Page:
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Commission's Rules To Permit Operation of NGSO FSS Systems Co-Frequency With GSO and Terrestrial Systems in the Ku-Band Frequency Range

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AGENCY:

Federal Communications Commission.

ACTION:

Final rule.

SUMMARY:

In this document we revise our service area definition and build out requirement for the Multichannel Video Distribution and Data Service (MVDDS) in the 12.2-12.7 GHz band (12 GHz band). Specifically, we adopt Designated Market Areas (DMAs) as the service area definition for MVDDS. We also conclude that a five-year substantial service build out requirement is more appropriate for the MVDDS. We believe that these actions will better facilitate the delivery of advanced wireless services in the 12 GHz band and promote expeditious deployment of such services to a wide range of populations, including unserved and underserved communities.

DATES:

Effective September 16, 2003.

ADDRESSES:

Federal Communications Commission 445 12th Street, SW., TW-A325, Washington, DC 20554.

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FOR FURTHER INFORMATION CONTACT:

Jennifer Burton, Public Safety and Private Wireless Division, Wireless Telecommunications Bureau at (202) 418-0680, email jburton@fcc.gov.

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SUPPLEMENTARY INFORMATION:

This is a summary of the FCC's Third Report and Order, FCC 03-152, adopted on June 25, 2003, and released on July 7, 2003. The full text of this document is available for inspection and copying during normal business hours in the FCC Reference Center, 445 12th Street, SW., Washington, DC 20554. The complete text may be purchased from the FCC's copy contractor, Qualex International, 445 12th Street, SW., Room CY-B402, Washington, DC 20554. The full text may also be downloaded at: http://www.fcc.gov. Alternative formats are available to persons with disabilities by contacting Brian Millin at (202) 418-7426 or TTY (202) 418-7365 or at bmillin@fcc.gov.

1. In the Third R&O, we revise our service area definition and build out requirement for the Multichannel Video Distribution and Data Service (MVDDS) in the 12.2-12.7 GHz band (12 GHz band). In the Second Further Notice of Proposed Rule Making (Second Further Notice), 68 FR 19486, (April 21, 2003), in this proceeding, we sought further comment on the most appropriate service area definition for the geographic licensing of MVDDS. In this connection, we sought comment on whether use of the DMAs defined by Nielsen Media Research (Nielsen) will facilitate delivery of advanced wireless services, such as video and data broadband services, to a wide range of populations, including those areas that are unserved and underserved. In addition, we sought comment on whether we should modify the MVDDS build out requirement as a means to foster expeditious deployment of advanced wireless services to these communities as well.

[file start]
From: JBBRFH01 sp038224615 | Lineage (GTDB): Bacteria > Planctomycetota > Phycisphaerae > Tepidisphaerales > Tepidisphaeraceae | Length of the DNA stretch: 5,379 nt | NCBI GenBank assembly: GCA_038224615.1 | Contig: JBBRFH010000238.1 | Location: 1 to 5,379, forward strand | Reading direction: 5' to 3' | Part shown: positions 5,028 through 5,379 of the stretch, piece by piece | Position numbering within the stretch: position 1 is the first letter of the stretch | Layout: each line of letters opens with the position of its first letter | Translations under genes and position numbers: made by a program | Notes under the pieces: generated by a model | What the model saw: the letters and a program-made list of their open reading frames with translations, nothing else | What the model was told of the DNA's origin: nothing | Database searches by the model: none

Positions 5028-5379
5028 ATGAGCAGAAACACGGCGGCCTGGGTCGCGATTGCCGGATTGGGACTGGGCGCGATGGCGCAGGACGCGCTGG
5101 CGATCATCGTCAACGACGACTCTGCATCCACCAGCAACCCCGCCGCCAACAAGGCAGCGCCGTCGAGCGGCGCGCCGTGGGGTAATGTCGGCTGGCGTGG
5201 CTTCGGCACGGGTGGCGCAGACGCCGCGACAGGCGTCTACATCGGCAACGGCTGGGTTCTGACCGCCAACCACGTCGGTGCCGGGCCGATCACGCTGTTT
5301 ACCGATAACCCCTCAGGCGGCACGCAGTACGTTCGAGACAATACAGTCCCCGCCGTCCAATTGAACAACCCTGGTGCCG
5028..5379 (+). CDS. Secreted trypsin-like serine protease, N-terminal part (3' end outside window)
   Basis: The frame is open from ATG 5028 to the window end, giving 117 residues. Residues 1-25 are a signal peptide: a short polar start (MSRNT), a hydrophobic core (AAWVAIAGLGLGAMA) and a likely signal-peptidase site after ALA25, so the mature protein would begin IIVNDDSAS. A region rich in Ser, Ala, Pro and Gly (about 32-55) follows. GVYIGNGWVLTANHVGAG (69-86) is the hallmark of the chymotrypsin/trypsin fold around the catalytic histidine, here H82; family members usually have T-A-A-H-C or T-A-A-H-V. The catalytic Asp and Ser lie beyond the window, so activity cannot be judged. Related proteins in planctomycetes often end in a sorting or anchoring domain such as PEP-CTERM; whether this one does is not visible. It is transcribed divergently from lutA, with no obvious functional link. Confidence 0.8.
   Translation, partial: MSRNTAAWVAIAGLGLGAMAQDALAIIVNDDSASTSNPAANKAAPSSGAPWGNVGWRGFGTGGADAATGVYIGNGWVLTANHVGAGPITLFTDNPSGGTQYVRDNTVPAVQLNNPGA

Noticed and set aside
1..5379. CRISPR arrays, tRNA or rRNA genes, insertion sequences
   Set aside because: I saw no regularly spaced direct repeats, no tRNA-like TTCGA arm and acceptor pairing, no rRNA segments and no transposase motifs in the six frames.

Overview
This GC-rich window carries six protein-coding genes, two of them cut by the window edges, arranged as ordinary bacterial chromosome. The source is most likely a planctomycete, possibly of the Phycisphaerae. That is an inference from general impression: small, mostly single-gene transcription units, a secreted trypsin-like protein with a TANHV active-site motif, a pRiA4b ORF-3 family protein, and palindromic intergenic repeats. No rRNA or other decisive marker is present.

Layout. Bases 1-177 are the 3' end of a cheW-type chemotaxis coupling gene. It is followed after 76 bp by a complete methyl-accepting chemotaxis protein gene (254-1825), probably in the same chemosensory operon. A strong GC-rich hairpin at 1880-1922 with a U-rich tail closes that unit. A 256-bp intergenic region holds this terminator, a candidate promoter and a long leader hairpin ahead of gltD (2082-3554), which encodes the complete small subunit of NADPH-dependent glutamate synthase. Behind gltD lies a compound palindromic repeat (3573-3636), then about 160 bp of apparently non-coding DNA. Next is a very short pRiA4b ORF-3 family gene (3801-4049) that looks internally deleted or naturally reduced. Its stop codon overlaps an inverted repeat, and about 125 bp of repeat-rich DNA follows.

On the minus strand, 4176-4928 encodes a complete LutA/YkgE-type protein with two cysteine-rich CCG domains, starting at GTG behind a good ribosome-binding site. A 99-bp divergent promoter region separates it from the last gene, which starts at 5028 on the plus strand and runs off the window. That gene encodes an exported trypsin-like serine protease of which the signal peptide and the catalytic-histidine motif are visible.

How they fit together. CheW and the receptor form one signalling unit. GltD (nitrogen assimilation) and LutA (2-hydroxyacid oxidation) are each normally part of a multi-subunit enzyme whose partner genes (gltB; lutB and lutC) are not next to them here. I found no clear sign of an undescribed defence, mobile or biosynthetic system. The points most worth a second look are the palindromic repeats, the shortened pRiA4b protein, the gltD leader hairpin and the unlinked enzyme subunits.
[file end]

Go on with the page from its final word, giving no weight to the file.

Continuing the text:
2. Upon consideration of the record in this proceeding, including but not limited to the comments filed in response to the Second Further Notice, we adopt DMAs as the service area definition for MVDDS. We also conclude that a five-year substantial service build out requirement is more appropriate for the MVDDS. We believe that these actions will facilitate delivery of advanced wireless services in the 12 GHz band and promote expeditious deployment of such services to a wide range of populations, including unserved and underserved communities.

Procedural Matters

Final Regulatory Flexibility Analysis

3. The Final Regulatory Flexibility Analysis, required by section 603 of the Regulatory Flexibility Act, as amended by the Congressional Review Act, Public Law No. 104-121 (1996).

Paperwork Reduction Act

4. The Third R&O contains modified information collection(s) subject to the Paperwork Reduction Act of 1995 (PRA), Public Law 104-13. It will be submitted to the Office of Management and Budget (OMB) for review under the PRA. OMB, the general public and other Federal agencies are invited to comment on the modified information collection(s) contained in this proceeding.

Final Regulatory Flexibility Analysis